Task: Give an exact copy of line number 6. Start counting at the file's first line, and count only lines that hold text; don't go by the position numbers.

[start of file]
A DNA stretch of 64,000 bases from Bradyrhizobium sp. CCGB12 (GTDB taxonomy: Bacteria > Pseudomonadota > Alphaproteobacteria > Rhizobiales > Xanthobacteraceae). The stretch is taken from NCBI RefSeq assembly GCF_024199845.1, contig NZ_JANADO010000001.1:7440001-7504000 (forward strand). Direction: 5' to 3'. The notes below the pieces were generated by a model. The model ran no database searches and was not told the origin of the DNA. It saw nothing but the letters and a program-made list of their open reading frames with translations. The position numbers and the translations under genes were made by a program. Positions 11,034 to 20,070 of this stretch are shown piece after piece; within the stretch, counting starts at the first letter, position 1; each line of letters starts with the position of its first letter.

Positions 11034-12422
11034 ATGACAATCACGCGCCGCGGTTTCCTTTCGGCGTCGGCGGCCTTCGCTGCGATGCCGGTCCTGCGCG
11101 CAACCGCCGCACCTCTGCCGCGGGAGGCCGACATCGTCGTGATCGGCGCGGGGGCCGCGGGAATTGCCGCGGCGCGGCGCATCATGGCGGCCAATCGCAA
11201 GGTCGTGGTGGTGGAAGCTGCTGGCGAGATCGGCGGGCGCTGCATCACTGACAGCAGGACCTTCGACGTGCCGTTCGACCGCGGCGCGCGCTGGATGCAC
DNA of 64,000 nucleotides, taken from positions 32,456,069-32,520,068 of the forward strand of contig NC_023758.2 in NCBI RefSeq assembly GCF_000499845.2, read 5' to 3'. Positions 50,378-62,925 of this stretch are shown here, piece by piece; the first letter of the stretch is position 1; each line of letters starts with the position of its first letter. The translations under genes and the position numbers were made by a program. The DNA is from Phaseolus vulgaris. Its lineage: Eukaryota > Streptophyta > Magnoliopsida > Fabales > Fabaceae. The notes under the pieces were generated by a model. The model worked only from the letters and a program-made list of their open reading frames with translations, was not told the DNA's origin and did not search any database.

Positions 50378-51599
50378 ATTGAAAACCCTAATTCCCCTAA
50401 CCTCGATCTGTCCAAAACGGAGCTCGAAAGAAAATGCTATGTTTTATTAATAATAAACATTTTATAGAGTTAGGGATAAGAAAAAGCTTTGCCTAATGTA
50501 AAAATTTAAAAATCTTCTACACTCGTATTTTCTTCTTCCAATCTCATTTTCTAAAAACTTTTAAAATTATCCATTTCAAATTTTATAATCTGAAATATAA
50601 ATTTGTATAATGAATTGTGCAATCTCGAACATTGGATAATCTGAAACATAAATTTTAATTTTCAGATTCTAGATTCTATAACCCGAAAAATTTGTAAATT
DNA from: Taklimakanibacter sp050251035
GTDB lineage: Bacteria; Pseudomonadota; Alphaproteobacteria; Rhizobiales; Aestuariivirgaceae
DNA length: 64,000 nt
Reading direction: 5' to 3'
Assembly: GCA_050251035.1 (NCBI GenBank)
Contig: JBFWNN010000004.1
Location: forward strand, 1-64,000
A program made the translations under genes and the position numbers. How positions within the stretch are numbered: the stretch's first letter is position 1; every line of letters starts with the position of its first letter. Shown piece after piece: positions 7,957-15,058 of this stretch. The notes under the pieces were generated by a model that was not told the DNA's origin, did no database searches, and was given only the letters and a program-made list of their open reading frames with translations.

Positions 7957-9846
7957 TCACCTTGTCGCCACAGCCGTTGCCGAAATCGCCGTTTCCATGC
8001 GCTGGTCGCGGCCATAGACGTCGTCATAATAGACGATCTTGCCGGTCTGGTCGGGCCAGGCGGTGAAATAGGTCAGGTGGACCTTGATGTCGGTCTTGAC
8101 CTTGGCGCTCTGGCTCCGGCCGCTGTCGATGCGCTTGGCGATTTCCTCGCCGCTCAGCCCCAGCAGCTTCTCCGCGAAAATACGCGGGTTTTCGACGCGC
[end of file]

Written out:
DNA of 64,000 nucleotides, taken from positions 32,456,069-32,520,068 of the forward strand of contig NC_023758.2 in NCBI RefSeq assembly GCF_000499845.2, read 5' to 3'. Positions 50,378-62,925 of this stretch are shown here, piece by piece; the first letter of the stretch is position 1; each line of letters starts with the position of its first letter. The translations under genes and the position numbers were made by a program. The DNA is from Phaseolus vulgaris. Its lineage: Eukaryota > Streptophyta > Magnoliopsida > Fabales > Fabaceae. The notes under the pieces were generated by a model. The model worked only from the letters and a program-made list of their open reading frames with translations, was not told the DNA's origin and did not search any database.